Blows? The king laughed. So then, discuss.
The king waved his hand, and ben Shetach proceeded.
I came here to advise you. You know well that the people object to your marriage to my sister, and even more do they object to your doubled title of King and High Priest.
You speak on behalf of the people, Simeon?
I speak only to act as your aide. There have been rumblings. Rumors. You must—you absolutely must allow the Water Libation.
And why, my brother? You are the scholar. You know that nowhere is it commanded in the Law of Moses.
It is important to the people, ben Shetach said. They consider the ritual communion both necessary and holy. Thereby Justice demands it. The Law demands it.
Jannaeus paused, then continued, And I had believed the Pharisees sought to defend knowledge from ignorance, but here you accommodate it. Besides, is it truly so important to the people, Simeon? Or important to the Pharisees?
The two are one and the same.
The king laughed again. Yes I am certain, but which people? I cannot help but ponder your many visits with foreign emissaries. And in any case, for what reason should I grant you this concession?
Why, for Reason itself. You have no grounds on which to deny the people this one gesture. You have a thousand other worries with which to occupy yourself. The people have never wanted a Sadducite king. And their support has waned in the years since your great victory over Ptolemy. They hold their tongue as you hand down decrees of which they do not approve, as you stamp your name on their coins, as your court is slowly consumed each day by Rome. They grow poor and hungry while you advance your armies to all known corners of the map and ignore your daily duties as the so-called High Priest. And now comes the Feast of Succoth, and this year of all years you would dare deny them this one trivial compromise? Just because it is not commanded in the Law of Moses? Yannai, it is only asked that you pour water into a basin. If you do not, it could be the final straw. It could lead to open revolt.
You threaten me, Simeon?
No. I am your brother. I merely offer advice.
So you say. Your advice shall be weighed, and you will receive your answer at the Festival itself.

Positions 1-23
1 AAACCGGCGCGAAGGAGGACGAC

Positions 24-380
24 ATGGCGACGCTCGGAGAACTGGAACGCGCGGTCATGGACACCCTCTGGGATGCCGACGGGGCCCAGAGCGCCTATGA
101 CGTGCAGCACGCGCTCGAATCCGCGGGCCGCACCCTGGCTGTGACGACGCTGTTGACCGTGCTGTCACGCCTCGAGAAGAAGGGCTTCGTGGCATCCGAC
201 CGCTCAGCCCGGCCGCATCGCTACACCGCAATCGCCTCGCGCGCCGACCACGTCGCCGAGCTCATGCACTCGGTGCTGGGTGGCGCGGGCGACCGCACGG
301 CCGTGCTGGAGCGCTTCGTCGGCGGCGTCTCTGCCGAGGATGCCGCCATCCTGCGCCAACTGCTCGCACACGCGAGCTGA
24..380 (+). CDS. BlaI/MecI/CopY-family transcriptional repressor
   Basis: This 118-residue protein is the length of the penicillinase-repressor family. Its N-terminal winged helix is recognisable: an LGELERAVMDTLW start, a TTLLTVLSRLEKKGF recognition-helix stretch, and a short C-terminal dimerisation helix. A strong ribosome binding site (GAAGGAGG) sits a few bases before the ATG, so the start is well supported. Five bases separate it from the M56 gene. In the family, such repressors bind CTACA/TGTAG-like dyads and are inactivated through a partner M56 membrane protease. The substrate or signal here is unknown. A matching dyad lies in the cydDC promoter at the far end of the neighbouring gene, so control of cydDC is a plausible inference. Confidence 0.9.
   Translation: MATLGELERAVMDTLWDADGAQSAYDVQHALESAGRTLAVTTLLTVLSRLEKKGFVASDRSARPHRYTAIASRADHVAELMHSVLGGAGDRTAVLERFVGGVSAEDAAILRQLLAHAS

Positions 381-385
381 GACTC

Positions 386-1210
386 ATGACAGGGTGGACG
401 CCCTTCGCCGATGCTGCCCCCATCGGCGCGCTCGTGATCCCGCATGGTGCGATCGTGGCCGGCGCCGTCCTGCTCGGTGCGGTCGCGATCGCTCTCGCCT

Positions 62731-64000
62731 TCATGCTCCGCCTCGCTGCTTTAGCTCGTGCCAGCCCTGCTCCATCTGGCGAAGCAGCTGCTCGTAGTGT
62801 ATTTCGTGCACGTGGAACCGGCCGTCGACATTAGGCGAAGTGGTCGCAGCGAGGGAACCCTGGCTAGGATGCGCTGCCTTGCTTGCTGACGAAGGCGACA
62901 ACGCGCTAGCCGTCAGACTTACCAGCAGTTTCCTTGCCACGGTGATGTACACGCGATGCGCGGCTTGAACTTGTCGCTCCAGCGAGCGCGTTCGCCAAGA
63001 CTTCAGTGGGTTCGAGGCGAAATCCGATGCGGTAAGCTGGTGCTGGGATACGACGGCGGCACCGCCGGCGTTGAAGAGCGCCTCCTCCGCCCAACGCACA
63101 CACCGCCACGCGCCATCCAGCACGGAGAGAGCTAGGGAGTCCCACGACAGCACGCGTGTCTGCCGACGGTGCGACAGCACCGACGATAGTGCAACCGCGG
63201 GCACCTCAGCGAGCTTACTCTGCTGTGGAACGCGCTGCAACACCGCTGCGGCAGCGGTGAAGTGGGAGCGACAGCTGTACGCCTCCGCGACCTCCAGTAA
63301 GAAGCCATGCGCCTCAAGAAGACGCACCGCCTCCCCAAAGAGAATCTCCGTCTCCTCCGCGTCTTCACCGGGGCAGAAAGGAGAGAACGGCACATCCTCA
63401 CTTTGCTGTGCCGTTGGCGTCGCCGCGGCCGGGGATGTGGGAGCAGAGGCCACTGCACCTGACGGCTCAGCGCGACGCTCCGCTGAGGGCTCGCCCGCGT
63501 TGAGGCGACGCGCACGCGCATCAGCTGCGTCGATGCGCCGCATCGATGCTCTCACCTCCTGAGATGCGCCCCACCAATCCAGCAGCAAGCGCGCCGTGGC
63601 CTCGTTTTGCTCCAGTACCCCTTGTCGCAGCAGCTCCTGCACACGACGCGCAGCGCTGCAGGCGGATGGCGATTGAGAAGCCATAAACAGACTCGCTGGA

The Feast of Succoth was opulent, the temple square filled with subjects from every province of the kingdom, from the Negev to Caesarea to Ituraea. They numbered in the tens of thousands, and the multitudes who could find no place in the grand courtyard spilled over into the streets and intersections of the City, blocking all the travel and commerce of Jerusalem. In the temple square itself, any movement was impossible, for every pilgrim who could contrive to wedge their way inside did so, and many still who could not then chose to climb the ancient walls. All were present to offer their sacrifices at the altar of the holy temple and perform the seasonal rites of devotion for the higher being under whom they served. In one hand each held the myrtle, the willow, the date palm frond—in the other was held the citron. And above them all, in the forefront of the square, surrounded by his Syrian guards, stood the high priest, the king, Jannaeus.
The pilgrims watched and gaped in angst as he stepped forward, two golden cups in his hands, one each for the bronze basins at his right and at his left. Two libations. Wine and water. Blood and rain. Health and harvest.
Jannaeus raised the first cup and paused to watch the people hold their breath, and a thousand eyes widened as he turned his wrist, the glistening red juice flowing into the basin to the sound of sigh and murmur. It was a muffled ecstasy, for the second cup had not yet been offered. Wine. Then water. And so Jannaeus raised the other cup high above the basin and paused again, this time longer, holding in the balance of his fingers the wild emotions of whole villages and towns, as if in his hands were not a cup of water, but the seasonal rains themselves, the torrent and the downpour and the forthcoming harvest, the grains and the tilling and the cultivation of the land, the lives of a nation and a people. He tipped the cup, pouring out a stream of the crystal liquid, and those thousand eyes—the selfsame thousand who had journeyed for days through the deserts and the fields, by wagon, by horseback, by foot, who had risked life and property to pay their tribute and their offering—watched as The King let the water fall past its basin to spill instead over his own feet. He smiled.